That’s pretty much Squinter’s position too. You’d go a long way to find another city as littered as Belfast. And when Squinter brought up the subject on Twitter it quickly became apparent that a lot of people are equally unhappy about the fact that we’re such absolute hallions when it comes to keeping the place tidy.
We’ve all got our stories, haven’t we? A relatively minor one has remained stuck in Squinter’s head head for the 10 or 15 years since it happened. Squinter was walking through Bingnian Drive and ahead of him an older woman was picking litter in her garden. Crisp packet, hamburger carton, that sort of thing, plus a few odds and ends. As he got closer she opened the garden gate with one hand while cradling the litter in her free arm, stepped out on to the pavement and dropped the lot on the road. You’ll agree that this small act was not the most egregious act of littering that the city has ever endured, but it left Squinter shaking his head. Why wouldn’t she put it in the bin in her kitchen? Or in the wheelie bin round the side or out the back. To save steps? Time? Bin space?
There’s currently an oil tank at the entrance to Colin Glen and on the Upper Springfield Road there’s a maroon sofa with yellow flowers on it. Both a few minutes drive from a recycling centre. Which is more fly-tipping than littering, but in the same category of villainy. Twice Squinter’s intervened during a fly-tipping-in-progress, the two incidents leading to rather different reactions.
Both incidents took place at exactly the same spot – the entrance to the Workwest office and workspace complex at the bottom of the Hannahstown Hill near the Andytown News. Squinter’s leaving work one Saturday afternoon when he sees an older model small red van parked up. An unseen hand is tossing masonry out of the back. So over he danders and there’s a chap crouched in the rear of a van manhandling a fireplace out and on to the ground. It’s quite the pile of rubbish and when Squinter asks him what he's doing he says he’s “just leaving stuff here”. So Squinter takes pictures of the vehicle and the mess and, as he’s doing so, the bloke begins heaving the fireplace back in. Then he starts on taking back the bricks and mortar, which is a hell of a more difficult job than kicking and shoving it out.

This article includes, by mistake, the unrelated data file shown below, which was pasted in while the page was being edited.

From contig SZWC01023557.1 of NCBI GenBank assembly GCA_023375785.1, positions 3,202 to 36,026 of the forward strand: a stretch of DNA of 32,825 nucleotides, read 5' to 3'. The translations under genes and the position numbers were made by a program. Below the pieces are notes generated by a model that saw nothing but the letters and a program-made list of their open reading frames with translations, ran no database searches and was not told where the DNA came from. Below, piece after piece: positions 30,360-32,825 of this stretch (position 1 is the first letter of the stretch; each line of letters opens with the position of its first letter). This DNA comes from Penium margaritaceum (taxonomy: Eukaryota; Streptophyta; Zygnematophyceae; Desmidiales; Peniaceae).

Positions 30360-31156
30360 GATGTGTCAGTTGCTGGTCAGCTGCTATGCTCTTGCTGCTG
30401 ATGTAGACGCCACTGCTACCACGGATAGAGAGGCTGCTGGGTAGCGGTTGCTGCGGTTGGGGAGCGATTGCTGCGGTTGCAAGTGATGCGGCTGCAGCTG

We chatted a bit as he worked (without help, needless to say) and he was very sheepish about the whole thing. He said he was renovating a house on the Lisburn Road, but could only shrug his shoulders in embarrassment when Squinter asked him what brought him to Hannahstown. Squinter’s tempted to say he was rather sweet about the whole thing, but given the nature of the act in which he was engaged, he won’t.
Sweet is not a word Squinter would even consider using about his second dirtbird. Same drill, different day. There’s a car with the tailgate and the rear doors open, the back seats folded forward and a middle-aged woman tossing black bin bags on to the road with gay abandon. Asked the same question about her presence at the foot of the Black Mountain, she angrily demanded to know what business it was of Squinter’s. And when Squinter began taking pics of her number plate and the rubbish, she flew into a paroxysm of foul-mouthed fury and threw another bag on the pile. When Squinter informed her that she was heading for a fine, she stopped and thought for a second before starting to load the bags back into the car. As Squinter watched she dug deep into the large and colourful Belfast lexicon of foul language, every sentence a reiteration of her passionately-held belief that Squinter was an oul’ Jinny-Anne with nothing better to do. Let’s just say that Squinter’s tiny wave as she drove noisily off did nothing to improve her mood.